Degrees of freedom for the Type 3 tests are testing a different hypothesis, whether or not the estimates of all the different levels of a variable are all equal; this is usually done via an F-test, and involves the number of levels AND the number of replicate observations at each level.

 

So, yes, the LSMEANS test can have degrees of freedom around 60 and the Type 3 tests can have a DF in the thousands. I see nothing incongruous or obviously wrong here.

 

Gotcha. That makes sense.  So relative to a dataset where each subject experiences each item once, the fact that each level is repeated 168 times is driving the rise in the degrees of freedom in the type 3 tests? That would be great as opposed to me not having correctly specified the dependency inherent in having the same two levels presented repeatedly.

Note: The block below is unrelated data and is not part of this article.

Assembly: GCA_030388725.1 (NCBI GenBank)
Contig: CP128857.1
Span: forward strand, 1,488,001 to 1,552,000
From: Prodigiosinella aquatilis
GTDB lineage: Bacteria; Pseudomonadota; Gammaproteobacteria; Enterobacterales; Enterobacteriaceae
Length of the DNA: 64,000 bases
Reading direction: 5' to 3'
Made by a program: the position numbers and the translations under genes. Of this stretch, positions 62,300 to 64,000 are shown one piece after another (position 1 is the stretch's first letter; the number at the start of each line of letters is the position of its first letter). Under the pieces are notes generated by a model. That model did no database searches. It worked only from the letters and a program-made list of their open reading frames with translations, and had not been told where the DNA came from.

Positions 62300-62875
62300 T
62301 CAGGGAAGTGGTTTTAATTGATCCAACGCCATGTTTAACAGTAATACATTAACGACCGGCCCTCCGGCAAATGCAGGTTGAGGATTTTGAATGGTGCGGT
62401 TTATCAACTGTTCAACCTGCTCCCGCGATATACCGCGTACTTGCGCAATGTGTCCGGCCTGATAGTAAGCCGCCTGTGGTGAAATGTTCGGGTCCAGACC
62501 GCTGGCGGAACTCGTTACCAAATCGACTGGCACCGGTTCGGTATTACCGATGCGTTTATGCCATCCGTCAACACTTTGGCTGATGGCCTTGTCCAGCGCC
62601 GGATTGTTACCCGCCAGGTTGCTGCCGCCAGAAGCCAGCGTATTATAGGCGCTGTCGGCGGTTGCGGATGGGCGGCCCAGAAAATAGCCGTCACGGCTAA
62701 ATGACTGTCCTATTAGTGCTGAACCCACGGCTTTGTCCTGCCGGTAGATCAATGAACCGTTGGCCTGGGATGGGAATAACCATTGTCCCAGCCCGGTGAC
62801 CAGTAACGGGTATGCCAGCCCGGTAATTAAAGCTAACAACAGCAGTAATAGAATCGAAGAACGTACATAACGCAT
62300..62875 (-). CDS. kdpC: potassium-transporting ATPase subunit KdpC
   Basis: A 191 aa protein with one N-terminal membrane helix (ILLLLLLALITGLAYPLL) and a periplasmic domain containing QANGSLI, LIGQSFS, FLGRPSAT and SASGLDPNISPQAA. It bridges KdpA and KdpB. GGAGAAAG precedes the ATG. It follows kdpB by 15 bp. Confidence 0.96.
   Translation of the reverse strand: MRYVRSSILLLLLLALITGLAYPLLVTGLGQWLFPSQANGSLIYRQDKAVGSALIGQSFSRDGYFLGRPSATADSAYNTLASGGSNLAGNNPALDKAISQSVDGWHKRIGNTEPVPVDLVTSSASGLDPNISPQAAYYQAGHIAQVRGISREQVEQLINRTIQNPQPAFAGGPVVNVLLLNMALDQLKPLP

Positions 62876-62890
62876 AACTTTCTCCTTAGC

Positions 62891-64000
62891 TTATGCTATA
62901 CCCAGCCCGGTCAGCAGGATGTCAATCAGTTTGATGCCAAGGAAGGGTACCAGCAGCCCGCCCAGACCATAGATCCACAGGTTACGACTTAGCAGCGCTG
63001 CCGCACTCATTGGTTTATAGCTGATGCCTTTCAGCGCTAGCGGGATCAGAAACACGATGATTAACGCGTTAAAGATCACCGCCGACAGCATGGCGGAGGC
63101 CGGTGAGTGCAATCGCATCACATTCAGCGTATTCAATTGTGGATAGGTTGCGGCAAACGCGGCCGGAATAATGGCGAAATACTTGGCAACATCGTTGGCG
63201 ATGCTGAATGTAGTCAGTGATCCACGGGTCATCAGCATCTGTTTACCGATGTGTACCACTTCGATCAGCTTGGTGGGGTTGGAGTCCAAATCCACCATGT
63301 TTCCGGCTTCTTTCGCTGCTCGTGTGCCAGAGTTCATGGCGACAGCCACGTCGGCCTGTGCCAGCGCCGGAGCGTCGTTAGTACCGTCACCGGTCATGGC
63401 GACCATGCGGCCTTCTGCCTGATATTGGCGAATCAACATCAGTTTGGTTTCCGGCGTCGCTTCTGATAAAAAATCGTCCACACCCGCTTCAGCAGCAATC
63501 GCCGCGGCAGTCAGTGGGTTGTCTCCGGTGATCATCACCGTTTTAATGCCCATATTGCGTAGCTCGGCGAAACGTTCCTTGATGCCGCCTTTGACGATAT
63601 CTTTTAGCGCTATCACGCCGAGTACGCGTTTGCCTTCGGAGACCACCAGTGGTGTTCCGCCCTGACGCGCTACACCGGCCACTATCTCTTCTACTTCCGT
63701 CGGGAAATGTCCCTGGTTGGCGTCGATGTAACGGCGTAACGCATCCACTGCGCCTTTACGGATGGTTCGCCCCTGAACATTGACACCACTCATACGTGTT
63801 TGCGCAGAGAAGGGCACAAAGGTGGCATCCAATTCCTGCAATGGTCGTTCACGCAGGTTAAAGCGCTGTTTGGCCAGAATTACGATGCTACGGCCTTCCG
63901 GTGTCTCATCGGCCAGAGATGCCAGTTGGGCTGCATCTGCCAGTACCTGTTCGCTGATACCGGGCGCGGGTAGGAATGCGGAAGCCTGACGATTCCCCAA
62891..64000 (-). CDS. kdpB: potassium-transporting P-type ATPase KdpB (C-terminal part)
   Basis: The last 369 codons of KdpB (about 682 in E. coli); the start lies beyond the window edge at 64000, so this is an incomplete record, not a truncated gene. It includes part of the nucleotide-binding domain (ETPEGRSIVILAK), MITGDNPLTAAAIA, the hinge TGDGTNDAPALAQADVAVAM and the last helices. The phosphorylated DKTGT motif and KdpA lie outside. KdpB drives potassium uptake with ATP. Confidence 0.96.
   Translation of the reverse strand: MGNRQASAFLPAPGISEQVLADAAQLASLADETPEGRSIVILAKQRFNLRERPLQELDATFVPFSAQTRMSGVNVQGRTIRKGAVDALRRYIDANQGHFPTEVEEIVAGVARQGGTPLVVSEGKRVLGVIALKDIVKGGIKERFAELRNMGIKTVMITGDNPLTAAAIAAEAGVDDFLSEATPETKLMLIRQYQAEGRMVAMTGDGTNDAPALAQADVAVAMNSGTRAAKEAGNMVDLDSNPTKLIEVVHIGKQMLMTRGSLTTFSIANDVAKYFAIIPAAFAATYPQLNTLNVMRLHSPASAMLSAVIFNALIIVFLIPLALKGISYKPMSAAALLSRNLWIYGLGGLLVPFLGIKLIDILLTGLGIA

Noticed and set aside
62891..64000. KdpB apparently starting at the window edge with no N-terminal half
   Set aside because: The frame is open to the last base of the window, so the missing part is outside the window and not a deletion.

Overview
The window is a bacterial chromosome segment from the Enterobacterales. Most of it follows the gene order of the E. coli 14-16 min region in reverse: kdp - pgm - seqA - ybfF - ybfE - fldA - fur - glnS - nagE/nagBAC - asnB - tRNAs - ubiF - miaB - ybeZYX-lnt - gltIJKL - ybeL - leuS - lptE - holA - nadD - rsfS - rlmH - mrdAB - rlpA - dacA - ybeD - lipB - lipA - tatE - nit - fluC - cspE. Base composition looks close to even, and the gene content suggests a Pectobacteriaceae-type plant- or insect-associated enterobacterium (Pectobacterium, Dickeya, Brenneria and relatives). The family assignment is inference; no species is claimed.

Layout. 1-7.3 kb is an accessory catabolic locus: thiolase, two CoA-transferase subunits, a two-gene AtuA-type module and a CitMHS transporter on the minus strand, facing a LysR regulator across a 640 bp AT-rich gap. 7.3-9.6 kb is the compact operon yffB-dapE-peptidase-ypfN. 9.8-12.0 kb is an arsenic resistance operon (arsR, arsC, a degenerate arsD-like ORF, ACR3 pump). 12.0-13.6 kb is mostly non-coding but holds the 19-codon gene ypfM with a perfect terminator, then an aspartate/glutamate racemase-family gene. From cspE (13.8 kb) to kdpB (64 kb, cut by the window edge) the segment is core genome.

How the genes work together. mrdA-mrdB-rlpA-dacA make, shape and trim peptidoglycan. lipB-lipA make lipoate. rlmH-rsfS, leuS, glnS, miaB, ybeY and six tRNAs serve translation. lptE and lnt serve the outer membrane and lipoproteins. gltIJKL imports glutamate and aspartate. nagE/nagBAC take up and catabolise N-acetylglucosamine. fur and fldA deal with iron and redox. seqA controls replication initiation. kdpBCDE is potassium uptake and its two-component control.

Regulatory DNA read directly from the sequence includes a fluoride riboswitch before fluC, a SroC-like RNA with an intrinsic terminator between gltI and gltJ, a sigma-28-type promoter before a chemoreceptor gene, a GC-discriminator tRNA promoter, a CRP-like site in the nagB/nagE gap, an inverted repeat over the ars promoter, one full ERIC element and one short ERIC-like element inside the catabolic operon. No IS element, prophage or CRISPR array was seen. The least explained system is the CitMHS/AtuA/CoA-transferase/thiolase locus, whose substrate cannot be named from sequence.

Lastly, despite the title of this post, I believe (can't prove it, but I certainly believe it) that SAS computes the correct degrees of freedom given the model specification. I say this because not only my experience, but the experience of 22 bazillion, 800 thousand and 42 real-life applications (and counting) seem to indicate that SAS gives the correct degrees of freedom. Usually, the error is specifying the model improperly rather than SAS computing the wrong degrees of freedom for the model specified.

 

Definitely. I'm certain SAS is estimating the DFs correctly. The potential for my Incorrect specification of the model was what I had in mind.